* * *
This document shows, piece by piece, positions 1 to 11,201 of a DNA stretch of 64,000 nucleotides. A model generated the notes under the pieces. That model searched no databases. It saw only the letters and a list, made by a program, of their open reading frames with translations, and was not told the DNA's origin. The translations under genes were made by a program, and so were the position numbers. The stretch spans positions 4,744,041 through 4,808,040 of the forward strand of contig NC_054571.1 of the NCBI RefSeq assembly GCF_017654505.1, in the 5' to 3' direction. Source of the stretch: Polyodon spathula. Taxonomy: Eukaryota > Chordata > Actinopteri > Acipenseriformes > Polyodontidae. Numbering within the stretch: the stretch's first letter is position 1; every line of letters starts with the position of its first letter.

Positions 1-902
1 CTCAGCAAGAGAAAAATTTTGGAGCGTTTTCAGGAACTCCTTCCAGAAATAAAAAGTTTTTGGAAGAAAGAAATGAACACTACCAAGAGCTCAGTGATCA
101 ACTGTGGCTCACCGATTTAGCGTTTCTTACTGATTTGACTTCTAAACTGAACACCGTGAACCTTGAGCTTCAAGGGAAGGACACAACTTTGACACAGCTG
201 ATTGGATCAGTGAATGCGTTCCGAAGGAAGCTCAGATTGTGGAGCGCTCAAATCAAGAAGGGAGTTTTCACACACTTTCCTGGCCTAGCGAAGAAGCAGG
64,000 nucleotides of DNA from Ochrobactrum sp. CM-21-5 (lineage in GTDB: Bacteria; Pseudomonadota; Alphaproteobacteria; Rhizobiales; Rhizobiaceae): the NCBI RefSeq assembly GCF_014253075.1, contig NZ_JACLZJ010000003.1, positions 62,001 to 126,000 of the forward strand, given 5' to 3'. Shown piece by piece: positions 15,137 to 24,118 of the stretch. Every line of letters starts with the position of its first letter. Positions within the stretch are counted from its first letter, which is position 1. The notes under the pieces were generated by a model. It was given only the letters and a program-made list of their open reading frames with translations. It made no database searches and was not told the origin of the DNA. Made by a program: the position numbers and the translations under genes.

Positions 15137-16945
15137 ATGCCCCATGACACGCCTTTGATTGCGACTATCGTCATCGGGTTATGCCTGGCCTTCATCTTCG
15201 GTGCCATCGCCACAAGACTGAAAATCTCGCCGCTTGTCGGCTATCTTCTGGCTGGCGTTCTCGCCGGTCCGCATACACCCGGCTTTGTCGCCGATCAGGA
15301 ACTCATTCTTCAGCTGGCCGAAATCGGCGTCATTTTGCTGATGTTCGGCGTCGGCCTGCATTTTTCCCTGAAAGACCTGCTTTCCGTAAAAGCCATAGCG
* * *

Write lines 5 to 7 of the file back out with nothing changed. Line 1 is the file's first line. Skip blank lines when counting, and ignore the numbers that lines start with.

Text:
201 ATTGGATCAGTGAATGCGTTCCGAAGGAAGCTCAGATTGTGGAGCGCTCAAATCAAGAAGGGAGTTTTCACACACTTTCCTGGCCTAGCGAAGAAGCAGG
64,000 nucleotides of DNA from Ochrobactrum sp. CM-21-5 (lineage in GTDB: Bacteria; Pseudomonadota; Alphaproteobacteria; Rhizobiales; Rhizobiaceae): the NCBI RefSeq assembly GCF_014253075.1, contig NZ_JACLZJ010000003.1, positions 62,001 to 126,000 of the forward strand, given 5' to 3'. Shown piece by piece: positions 15,137 to 24,118 of the stretch. Every line of letters starts with the position of its first letter. Positions within the stretch are counted from its first letter, which is position 1. The notes under the pieces were generated by a model. It was given only the letters and a program-made list of their open reading frames with translations. It made no database searches and was not told the origin of the DNA. Made by a program: the position numbers and the translations under genes.

Positions 15137-16945